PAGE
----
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Water Quality Notes General Types of Water Pollution
Chapter Overview Questions n What pollutes water, where do these pollutants come from, and what effects do they have? n What are the major water pollution problems in streams and lakes? n What causes groundwater pollution, and how can it be prevented? n What are the major water pollution problems affecting oceans?
Chapter Overview Questions (cont’d) n How can we prevent and reduce surface water pollution? n How safe is drinking water, and how can it be made safer?
Core Case Study: Using Nature to Purify Sewage n Ecological wastewater purification by a living machine. n Uses the sun and a series of tanks containing plants, snails, zooplankton, crayfish, and fish (that can be eaten or sold for bait). Figure 21 -1
Sediment Pollution Definition n Excessive amounts of suspended soil particles that eventually settle out and accumulate on the bottom of a body of water.
Causes n Erosion of agricultural lands, forest soils exposed by logging, degraded stream banks, overgrazed rangelands, strip mines, and construction.
Environmental Effects n Reduces light penetration, covering aquatic organisms, bringing insoluble toxic pollutants into the water, and filling in waterways.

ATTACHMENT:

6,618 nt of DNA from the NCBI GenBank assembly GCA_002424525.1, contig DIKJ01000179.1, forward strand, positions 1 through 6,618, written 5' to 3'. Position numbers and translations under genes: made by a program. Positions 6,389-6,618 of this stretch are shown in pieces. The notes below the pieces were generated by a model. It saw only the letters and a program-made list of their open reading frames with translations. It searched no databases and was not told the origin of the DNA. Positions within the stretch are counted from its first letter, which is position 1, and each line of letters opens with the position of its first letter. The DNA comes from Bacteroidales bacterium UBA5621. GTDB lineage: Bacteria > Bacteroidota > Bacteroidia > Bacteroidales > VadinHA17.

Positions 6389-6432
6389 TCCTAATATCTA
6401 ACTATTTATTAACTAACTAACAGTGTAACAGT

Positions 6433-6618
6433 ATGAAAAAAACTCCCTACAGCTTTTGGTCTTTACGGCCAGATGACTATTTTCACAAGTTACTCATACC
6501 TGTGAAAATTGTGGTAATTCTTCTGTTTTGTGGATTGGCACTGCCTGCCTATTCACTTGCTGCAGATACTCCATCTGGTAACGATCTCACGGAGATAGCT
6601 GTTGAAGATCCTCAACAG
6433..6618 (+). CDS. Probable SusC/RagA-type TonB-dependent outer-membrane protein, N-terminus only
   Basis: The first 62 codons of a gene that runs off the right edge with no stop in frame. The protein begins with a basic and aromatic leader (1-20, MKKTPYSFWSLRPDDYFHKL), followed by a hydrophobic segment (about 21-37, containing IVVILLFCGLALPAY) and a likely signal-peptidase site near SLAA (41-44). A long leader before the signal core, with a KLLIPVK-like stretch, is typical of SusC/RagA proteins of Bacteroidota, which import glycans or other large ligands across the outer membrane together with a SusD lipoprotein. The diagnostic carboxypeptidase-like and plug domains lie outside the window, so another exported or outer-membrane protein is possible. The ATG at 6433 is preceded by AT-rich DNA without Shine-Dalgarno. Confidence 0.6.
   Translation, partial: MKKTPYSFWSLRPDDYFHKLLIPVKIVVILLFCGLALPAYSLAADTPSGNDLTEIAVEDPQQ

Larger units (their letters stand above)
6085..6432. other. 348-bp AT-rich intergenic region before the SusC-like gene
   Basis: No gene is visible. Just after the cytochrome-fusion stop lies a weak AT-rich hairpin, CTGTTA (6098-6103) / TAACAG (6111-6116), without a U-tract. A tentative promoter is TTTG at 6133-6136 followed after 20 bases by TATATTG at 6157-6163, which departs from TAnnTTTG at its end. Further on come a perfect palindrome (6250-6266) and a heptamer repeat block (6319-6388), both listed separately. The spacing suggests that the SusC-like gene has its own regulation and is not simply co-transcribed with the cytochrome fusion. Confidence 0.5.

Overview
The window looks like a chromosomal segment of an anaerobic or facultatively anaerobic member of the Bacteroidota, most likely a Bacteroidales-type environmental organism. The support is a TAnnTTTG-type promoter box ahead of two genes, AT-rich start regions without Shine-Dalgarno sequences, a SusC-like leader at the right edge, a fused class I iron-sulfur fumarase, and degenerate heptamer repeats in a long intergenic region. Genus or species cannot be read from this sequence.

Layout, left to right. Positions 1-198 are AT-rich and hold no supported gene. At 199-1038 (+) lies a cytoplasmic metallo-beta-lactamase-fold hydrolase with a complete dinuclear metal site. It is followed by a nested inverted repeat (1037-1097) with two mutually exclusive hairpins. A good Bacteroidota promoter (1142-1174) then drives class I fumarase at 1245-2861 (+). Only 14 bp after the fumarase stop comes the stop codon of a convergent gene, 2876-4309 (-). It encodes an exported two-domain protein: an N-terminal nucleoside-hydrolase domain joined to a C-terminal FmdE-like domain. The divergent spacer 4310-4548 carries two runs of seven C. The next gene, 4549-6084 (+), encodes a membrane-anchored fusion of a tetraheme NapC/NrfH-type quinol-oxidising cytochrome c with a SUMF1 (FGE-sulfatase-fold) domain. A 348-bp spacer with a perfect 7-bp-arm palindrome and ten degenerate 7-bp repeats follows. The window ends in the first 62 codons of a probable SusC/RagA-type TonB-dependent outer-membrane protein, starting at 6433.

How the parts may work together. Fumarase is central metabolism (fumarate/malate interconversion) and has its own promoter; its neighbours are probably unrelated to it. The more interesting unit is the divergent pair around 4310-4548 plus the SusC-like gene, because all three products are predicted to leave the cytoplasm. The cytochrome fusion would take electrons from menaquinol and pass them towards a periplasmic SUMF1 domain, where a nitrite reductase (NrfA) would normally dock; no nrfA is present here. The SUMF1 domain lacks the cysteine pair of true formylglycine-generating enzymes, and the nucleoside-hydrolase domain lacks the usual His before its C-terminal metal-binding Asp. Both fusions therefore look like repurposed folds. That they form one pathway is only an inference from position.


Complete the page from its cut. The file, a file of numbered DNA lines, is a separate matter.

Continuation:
Health Effects n Sediments adversely affect water quality by carrying toxic chemicals. n The sediment particles provide surface area to which some insoluble, toxic compounds adhere; when the sediments enter the water, so do toxic chemicals. n Disease-causing agents can also be transported into water via sediments.
Causes n Release of waste water from drains or sewers (toilets, washing machines, and showers) and include human wastes, soaps and detergents.
Environmental Effects n Enrichment – the fertilization of a body of water, caused by the presence of high levels of plants and algal nutrients like nitrogen and phosphorus
Health Effects n Oxygen – dissolved oxygen is needed by organisms, like fish, but when sewage enters an aquatic ecosystem, the micro-organisms bloom, leaving less oxygen for the fish, etc. , and then they die n. Sewage carries diseasecausing agents.
Disease-Causing Agents Definition n. Infectious organisms that cause disease.
Causes n. Comes from the wastes of infected individuals. Environmental Effects n Municipal wastewater contains bacteria, viruses, protozoa, parasitic worms, and other infectious agents that cause human or animal diseases.